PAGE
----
Be careful with pole beans, however, as planting these incorrectly can lead to casting shade on your watermelons. Take notice of where the sunlight falls in your garden and make sure that your bean trellis does not block the sun.

It’s best to plant your trellis so that it faces north or east. This will allow all the strong midday sun to hit your watermelons, as they need this sun to survive and become their best!

Best Watermelon Companion Plants For Deterring Pests

Like any other plant, watermelons are also prone to pests. Pests can cause trouble in your backyard for a couple of reasons, as they will not only eat their way through your watermelons, but they can transmit viruses.

Any infection that one plant faces will soon spread throughout your garden as these pests move from plant to plant.

This is why it’s best to ensure that you don’t get any pests in your garden that will attack your watermelons. The most common pests that target watermelons are aphids and cucumber beetles.

Specifically, the aphids you need to avoid are the melon aphid (Aphis gossypii.) This is also commonly known as the cotton aphid.

When it comes to cucumber beetles, there are two varieties that you need to watch out for. These are the striped cucumber beetle and the spotted cucumber beetle.

You need to especially be careful with the striped cucumber beetle, as these can transmit a deadly virus throughout your plants.

The plants we recommend for taking care of cucumber beetles are:

  • Broccoli
  • Corn
  • Marigolds
  • Nasturtium
  • Radishes
  • Tansies

Luckily, there are also several plants you can choose for your backyard that will deter these aphids. They can also steal the attention of aphids, so they will pass over your watermelons! We recommend planting:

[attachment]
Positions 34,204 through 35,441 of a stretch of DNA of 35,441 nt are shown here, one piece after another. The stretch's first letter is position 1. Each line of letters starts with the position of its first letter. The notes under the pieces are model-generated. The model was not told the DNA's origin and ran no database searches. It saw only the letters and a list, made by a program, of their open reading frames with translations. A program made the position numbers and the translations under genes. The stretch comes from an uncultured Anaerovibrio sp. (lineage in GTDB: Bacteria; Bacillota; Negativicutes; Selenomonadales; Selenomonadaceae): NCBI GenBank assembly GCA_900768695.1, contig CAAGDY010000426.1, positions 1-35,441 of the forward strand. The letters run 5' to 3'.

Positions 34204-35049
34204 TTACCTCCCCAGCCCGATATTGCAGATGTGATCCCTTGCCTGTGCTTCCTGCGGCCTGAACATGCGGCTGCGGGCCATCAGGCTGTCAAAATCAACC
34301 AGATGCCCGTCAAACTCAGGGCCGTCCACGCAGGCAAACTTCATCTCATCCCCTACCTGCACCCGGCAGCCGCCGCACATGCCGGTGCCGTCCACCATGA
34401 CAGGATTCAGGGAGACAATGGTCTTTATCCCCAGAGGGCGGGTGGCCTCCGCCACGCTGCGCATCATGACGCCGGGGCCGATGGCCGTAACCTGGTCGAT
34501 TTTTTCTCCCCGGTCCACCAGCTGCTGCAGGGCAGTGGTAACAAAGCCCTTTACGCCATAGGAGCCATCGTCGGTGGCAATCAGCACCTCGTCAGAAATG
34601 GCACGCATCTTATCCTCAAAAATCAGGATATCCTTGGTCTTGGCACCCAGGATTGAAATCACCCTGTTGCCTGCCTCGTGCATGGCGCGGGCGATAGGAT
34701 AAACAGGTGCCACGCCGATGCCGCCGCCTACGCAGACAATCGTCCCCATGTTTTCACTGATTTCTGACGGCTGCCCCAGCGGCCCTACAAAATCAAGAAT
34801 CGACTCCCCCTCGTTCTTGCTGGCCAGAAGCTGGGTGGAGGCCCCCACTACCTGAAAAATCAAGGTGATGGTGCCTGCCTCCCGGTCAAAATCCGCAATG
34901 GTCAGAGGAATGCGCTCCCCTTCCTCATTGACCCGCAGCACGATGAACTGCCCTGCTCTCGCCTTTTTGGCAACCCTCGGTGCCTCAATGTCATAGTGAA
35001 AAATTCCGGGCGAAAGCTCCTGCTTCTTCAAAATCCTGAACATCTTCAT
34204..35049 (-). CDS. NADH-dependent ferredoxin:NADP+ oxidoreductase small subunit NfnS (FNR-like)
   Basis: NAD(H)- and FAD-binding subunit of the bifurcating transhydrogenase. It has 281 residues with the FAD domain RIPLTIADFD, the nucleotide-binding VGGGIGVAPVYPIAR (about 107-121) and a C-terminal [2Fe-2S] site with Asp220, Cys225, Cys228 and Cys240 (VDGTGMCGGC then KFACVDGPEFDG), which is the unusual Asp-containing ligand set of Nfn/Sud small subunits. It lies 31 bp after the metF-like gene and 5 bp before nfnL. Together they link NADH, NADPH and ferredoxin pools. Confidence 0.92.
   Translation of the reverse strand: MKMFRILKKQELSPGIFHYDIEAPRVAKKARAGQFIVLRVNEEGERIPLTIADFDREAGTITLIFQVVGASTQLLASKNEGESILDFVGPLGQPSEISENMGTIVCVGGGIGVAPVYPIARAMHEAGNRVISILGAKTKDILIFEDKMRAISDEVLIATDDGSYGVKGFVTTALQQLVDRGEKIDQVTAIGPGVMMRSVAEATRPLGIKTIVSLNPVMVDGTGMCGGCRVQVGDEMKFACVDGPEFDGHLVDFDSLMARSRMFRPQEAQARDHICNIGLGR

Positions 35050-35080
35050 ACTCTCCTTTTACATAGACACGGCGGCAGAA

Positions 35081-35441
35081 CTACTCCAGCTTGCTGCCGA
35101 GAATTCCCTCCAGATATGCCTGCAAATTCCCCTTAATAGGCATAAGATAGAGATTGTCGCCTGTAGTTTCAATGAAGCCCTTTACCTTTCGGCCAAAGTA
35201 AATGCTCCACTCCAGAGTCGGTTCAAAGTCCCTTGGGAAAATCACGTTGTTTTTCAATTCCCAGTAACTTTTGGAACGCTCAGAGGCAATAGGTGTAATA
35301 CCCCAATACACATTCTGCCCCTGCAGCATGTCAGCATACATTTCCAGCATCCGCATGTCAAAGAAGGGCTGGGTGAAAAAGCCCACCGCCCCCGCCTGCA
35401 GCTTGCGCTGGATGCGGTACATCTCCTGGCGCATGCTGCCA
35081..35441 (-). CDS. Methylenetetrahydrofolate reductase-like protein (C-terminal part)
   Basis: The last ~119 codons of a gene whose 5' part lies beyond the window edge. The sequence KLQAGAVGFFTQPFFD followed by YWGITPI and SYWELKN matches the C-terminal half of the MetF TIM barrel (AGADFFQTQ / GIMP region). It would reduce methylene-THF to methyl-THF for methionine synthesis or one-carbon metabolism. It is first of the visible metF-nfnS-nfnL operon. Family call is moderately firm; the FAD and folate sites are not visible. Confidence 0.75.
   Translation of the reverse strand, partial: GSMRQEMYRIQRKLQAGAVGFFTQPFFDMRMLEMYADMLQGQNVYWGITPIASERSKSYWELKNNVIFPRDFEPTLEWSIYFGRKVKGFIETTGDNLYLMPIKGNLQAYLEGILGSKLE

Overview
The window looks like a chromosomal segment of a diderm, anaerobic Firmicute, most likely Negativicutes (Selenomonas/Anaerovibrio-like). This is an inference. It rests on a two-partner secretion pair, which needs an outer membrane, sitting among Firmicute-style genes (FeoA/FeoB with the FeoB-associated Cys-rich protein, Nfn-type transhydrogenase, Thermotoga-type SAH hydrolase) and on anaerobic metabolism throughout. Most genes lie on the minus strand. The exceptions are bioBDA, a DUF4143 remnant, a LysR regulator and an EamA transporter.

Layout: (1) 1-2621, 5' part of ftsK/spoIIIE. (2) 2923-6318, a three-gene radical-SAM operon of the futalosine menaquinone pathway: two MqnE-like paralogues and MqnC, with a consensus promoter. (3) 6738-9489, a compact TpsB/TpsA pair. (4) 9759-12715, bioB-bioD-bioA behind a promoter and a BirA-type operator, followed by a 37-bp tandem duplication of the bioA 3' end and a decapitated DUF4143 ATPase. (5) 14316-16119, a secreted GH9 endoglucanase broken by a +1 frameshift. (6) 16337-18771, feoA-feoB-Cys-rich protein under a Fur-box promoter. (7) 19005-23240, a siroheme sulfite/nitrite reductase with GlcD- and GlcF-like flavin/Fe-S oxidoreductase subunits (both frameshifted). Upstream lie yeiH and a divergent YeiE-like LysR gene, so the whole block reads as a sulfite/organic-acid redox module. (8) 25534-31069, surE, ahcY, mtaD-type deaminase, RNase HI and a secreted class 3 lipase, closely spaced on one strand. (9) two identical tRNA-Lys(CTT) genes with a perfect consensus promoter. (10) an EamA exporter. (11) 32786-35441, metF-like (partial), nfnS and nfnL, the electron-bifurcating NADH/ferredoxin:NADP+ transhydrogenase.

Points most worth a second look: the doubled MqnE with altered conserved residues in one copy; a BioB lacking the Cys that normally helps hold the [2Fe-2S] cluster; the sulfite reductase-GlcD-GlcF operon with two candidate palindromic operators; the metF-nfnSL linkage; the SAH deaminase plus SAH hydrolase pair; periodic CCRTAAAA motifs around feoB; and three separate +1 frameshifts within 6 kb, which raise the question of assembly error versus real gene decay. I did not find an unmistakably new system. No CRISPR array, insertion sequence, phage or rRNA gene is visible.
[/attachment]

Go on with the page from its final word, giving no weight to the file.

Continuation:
• Catnip
  • Dill
  • Garlic
  • Mint
  • Nasturtium

As you can see, nasturtiums are included on both lists, so these should be your first priority for companion plants to avoid pests.

There are many different species of nasturtium. The Jewel series is the tallest, so you may want to avoid these as they can throw your watermelons into the shade.

However, the Alaska series and Peach Melba plants are great choices.

Worst Watermelon Companion Plants

Worst Watermelon Companion Plants

As there are good companion plants for watermelon, it is only natural that there will also be plants that make for bad companion plants. This is especially the case when it comes to trying to deter pests. 

The pests that attack watermelons also attack other plants, and you should avoid planting other plants that they prefer as this will only attract more to your garden.

As the name cucumber beetle suggests, this pest in particular likes cucumbers and other plants that are part of the Cucurbitae family. This means that you should avoid planting:

  • Cucumbers
  • Pumpkins
  • Summer squash
  • Winter squash
  • Zucchini

All of these will just encourage cucumber beetles to make a home in your garden and feast on your plants.

Other plants that we recommend avoiding include:

  • Asters
  • Peppers
  • Potatoes
  • Roses
  • Sunflowers
  • Tomatoes

There are a variety of reasons why this second list of plants is not recommended. Potatoes, asters, sunflowers, and roses will all attract different species of aphids to your garden that can attack your watermelons.

These aphids aren’t the two we identified earlier, but they will still go to lunch on your watermelons!

Tomatoes and peppers both have very dense foliage. This means that they will be competing with your watermelons for space, and it can lead to problems with air reaching the roots and soil as it should.

Final Thoughts

In this article, we introduced the best companion plants for watermelons. Choosing the right plants is very important as they can help with pollinating your watermelons by attracting bees to your garden.

Some plants will also work to deter pests from eating your watermelons, and others can add much-needed nutrients into your soil. 

We also included a short list of plants that we recommend avoiding, as they can attract pests or make it more difficult for your watermelons to grow.

About The Author

Gina Harper grew up dreaming about farms and growing her own food. She began an urban garden to feed herself and turned it into an incredible hobby. Gina is here to teach you everything from raised beds to container gardening, how to keep plants alive and well in a smoggy city, and the works. It’s time that we carve our own piece of green earth and reap what we sow—she’s here to help you with that.